All right. For all intents and purposes, Europa Universalis II
is basically an enhanced version of the original game, rather than a full sequel. With new territories, a number of new commands, and improved game logic, one can understand how at first blush Europa Universalis II
looks like a shovelware sequel put out to sate the fans as quickly as possible. Fortunately, in reality the tweaks to the original game make for a more satisfying experience; fans of the first one will want the new experiences provided by this title, and those who have never played either will enjoy Europa Universalis II
even more than they would the first one.
The core game is presented as a number of different campaigns. These range from ones based in reality to ones that are purely fantastic. The different sides that you can play are shown at the top, but you can always change to any other country in the game. There are well over a hundred different countries to play as. Unlike most strategy games, where there are only slight differences between the different countries, Europa Universalis II goes the historical route. Play the American Revolution as some small country in Eastern Europe and expect to get nowhere. The difficulty of each campaign is highly dependent on the nation you play as, which makes for a highly adjustable game experience. The Grand Campaign has been expanded in Europa Universalis II to stretch both further back and further forwards in time, making for a longer and more involved play experience.
The world is broken up into many different territories. There are large tracts of land that are unexplorable for historical reasons--central Africa, for example, and parts of the United States. Unlike most RTS games, though, rampant expansion can be just as dangerous as sitting still. Europa Universalis II requires a complex balancing act of expansion and self-defense, along with some savvy diplomatic actions.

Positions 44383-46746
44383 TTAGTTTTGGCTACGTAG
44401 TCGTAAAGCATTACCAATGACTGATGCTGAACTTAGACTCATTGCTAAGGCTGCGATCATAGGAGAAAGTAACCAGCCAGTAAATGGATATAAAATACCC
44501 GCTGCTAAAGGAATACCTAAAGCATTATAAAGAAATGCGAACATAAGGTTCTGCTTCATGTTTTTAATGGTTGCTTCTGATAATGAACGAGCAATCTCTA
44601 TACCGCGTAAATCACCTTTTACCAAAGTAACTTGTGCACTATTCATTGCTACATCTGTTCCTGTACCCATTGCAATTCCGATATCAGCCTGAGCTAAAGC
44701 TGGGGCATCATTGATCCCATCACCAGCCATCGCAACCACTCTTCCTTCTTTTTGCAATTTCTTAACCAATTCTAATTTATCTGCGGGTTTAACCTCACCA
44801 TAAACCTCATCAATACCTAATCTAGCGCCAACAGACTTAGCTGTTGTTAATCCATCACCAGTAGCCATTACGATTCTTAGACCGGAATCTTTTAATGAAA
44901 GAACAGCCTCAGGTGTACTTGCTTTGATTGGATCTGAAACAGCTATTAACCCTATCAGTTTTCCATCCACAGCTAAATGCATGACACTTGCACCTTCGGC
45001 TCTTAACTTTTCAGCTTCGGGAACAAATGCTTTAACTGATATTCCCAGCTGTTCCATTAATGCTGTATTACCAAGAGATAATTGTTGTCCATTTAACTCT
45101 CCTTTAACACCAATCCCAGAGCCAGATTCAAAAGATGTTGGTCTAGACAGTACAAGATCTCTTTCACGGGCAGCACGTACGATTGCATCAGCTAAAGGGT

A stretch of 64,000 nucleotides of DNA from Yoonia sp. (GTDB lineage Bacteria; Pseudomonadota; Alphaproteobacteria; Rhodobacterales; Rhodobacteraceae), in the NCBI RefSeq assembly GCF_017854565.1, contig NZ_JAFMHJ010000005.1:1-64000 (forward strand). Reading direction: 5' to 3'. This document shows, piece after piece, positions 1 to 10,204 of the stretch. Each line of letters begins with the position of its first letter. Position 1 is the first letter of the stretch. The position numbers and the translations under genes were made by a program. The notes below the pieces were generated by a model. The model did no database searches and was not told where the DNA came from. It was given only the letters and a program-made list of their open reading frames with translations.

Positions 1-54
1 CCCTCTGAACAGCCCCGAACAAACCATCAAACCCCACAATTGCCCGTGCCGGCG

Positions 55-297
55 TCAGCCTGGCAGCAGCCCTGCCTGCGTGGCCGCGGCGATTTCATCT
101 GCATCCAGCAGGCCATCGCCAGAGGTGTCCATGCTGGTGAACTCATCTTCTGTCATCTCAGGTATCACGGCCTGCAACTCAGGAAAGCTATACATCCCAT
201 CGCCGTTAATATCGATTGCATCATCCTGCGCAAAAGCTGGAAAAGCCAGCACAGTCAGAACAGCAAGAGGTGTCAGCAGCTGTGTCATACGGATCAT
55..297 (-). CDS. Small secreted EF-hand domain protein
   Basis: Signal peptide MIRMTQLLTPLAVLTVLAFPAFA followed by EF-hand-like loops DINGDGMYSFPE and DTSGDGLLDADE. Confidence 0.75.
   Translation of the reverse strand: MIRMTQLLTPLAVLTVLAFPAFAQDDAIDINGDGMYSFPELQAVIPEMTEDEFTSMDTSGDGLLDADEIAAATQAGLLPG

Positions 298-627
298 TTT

For example, if you go to war with a nation without a proper Casus Belli, your nation is going to destabilize. Stability is quite possibly one of the most important statistics in the game; the less stable your nation is, the more likely splinter factions and general turmoil are. Because combat is fairly abstract in Europa Universalis II--there are only three troop types and three ship types, and one ship type is strictly for transport--these sort of minor manipulations with the state of your country can mark the difference between success and failure.
Combine this with a series of sliders that allow you to adjust the general attitude of your country--offensive versus defensive, free trade versus mercantilism, and the like. And combat is by no means the only thing to do in this game. There's a complex trade system that involves merchants at key locations, and an even more complex diplomatic engine. You can have nation-states give you territory as reparations for wartime losses, which is the true way to gain territory from your enemies. There's a bunch of other stuff in this game, such as complex religious interplay and various 'missions' that pop up as you play, giving you a chance to change the course of your country, but this is one of those games that is worth exploring on your own.